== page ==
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Subject: Are residential condo bldgs considered commercial property for insurance purposes?
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Author Messages
LauraG8
(California)

Posts:4


02/18/2021 10:26 PM  
I’m a board member of a 24-unit residential condo. Farmers Insurance commercial underwriting is recommending some very expensive changes be made to our 40-yr old building for potential liability purposes. When I asked why commercial underwriting is advising a 100% residential structure, our HOA management company’s response was: we’re considered a commercial property because we are incorporated. Is that right?
Should commercial insurance underwriting be advising residential HOA buildings for insurance purposes? Or does it matter??
-Laura
SheliaH
(Indiana)

Posts:3824


02/19/2021 4:35 AM  
Although I've never heard of a condo building being considered a commercial property simply because it's incorporated, these are legal questions that are best referred to an attorney. You should be talking to him/her anyway to review the policy to make sure the association's interests are covered. You might also want to check with the local zoning office to see what the building's considered.
TimB4
(Virginia)

Posts:17439


02/19/2021 5:58 AM  
Shop other insurance companies.

It may simply be how that company handles condos (they treat them as apartments would be my guess).
NpS
(Pennsylvania)

Posts:4064


02/19/2021 7:51 AM  
Your answer may depend on how your building is zoned. Good idea to check with your local zoning office as well.

Sikubali jukumu. Read all posts at your own risk.
JeffT2
(Iowa)

Posts:593


02/19/2021 9:04 AM  
I think you're fine. Insurance for condo associations and HOAs is a package of coverages that includes property damage, liability, and other coverage for a business or corporation.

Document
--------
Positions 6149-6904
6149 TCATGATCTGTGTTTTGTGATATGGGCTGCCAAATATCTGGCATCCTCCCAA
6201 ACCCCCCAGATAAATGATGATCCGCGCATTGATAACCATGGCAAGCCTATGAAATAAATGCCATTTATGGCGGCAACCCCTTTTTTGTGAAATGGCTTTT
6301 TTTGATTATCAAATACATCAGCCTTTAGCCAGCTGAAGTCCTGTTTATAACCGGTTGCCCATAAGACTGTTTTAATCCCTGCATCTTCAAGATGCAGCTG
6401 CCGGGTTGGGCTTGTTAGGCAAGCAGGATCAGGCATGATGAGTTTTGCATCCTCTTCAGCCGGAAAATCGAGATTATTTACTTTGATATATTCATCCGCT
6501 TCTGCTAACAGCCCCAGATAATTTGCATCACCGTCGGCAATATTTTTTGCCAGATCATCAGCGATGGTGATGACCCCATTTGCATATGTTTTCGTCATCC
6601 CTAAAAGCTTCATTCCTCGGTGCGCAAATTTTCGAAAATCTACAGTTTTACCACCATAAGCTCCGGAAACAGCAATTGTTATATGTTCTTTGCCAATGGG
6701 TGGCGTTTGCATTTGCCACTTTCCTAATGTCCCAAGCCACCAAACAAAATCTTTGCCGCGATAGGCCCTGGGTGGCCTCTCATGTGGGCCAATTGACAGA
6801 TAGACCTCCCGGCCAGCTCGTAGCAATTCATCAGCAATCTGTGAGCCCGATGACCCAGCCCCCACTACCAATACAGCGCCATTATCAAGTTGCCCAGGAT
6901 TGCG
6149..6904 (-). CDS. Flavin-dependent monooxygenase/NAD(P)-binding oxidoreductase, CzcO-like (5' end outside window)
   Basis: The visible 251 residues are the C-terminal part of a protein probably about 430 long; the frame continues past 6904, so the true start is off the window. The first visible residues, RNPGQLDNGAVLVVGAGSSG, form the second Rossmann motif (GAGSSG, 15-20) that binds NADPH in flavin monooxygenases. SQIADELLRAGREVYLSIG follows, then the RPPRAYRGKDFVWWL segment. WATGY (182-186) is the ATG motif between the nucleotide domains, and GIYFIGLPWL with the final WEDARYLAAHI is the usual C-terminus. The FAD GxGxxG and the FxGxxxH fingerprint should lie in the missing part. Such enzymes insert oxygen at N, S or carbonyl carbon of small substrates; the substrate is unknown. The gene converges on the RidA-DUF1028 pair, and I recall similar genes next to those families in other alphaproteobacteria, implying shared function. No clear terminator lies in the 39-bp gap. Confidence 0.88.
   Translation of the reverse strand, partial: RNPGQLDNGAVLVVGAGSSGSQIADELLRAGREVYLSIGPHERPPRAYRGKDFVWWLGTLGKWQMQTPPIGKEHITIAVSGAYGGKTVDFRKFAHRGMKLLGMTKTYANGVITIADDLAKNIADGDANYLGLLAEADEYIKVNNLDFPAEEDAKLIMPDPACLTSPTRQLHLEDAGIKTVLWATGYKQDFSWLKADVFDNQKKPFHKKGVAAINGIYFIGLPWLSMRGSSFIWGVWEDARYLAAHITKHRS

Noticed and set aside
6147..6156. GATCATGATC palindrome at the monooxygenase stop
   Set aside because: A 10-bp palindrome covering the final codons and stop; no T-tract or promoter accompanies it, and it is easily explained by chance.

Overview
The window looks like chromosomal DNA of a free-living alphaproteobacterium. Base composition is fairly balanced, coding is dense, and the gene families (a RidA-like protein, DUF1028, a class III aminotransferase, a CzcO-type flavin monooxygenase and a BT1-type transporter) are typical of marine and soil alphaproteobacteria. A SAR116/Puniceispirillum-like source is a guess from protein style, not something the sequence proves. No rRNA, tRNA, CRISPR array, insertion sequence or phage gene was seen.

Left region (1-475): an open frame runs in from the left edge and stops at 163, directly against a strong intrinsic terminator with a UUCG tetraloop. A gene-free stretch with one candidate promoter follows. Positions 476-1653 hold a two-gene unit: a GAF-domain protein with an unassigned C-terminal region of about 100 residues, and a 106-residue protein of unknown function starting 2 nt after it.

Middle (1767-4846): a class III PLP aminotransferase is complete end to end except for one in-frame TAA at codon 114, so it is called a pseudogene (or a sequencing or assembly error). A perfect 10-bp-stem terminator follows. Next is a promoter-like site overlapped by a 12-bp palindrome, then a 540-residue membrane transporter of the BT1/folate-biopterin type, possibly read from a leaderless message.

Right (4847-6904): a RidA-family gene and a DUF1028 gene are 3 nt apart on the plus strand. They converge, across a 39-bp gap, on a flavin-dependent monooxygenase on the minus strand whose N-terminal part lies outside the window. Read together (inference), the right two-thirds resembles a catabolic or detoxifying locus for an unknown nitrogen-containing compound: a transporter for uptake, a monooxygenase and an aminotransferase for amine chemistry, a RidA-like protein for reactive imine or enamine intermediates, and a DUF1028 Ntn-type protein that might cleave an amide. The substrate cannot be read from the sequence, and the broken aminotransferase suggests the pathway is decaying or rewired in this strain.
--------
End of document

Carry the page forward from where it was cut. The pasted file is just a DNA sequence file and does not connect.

The property damage will be for your residential building, as will the liability coverage for the most part.

An insurance package typically includes some items for the association as a corporation, such employee dishonesty, director and officers coverage, and some miscellaneous coverage of business activity and equipment.

The insurance is in the name of your association, which is incorporated, so it is basically a commercial insurance package even though it includes coverage for your residential buildings. I'm not at all surprised this is "commercial underwriting."

If they are advising you to change things for the sake of liability, I would listen to the advice. The advice most likely concerns safety risks for your residential property.
LauraG8
(California)

Posts:4


02/19/2021 12:42 PM  
Thank you, everyone. All very helpful responses!

I checked with our zoning dept. Our building is zoned height-density residential.

JeffT2– Your points are well made, and I now have a better understanding as to why commercial underwriting would be involved.
JohnC46
(South Carolina)

Posts:10651


02/19/2021 3:29 PM  
Laura

Is your agent maybe just trying to drum up some business? His recommendations needs to be closely looked at to be sure they are not self serving.
SueW6
(Michigan)

Posts:813


02/20/2021 9:15 AM  
There may be some regulations for certain asset repairs that require commercial grade products or government inspections or codes.

Double check what your agent is insuring.

LetA
(Nevada)

Posts:1100


02/20/2021 12:01 PM  
Find an insurance Broker not an Insurance Company. Brokers have a vast more arsenal of insurance companies that can write a policy that will suit the associations needs. These Big Boy insurance companies are in it for themselves.
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Forums > Homeowner Association > HOA Discussions > Are residential condo bldgs considered commercial property for insurance purposes?



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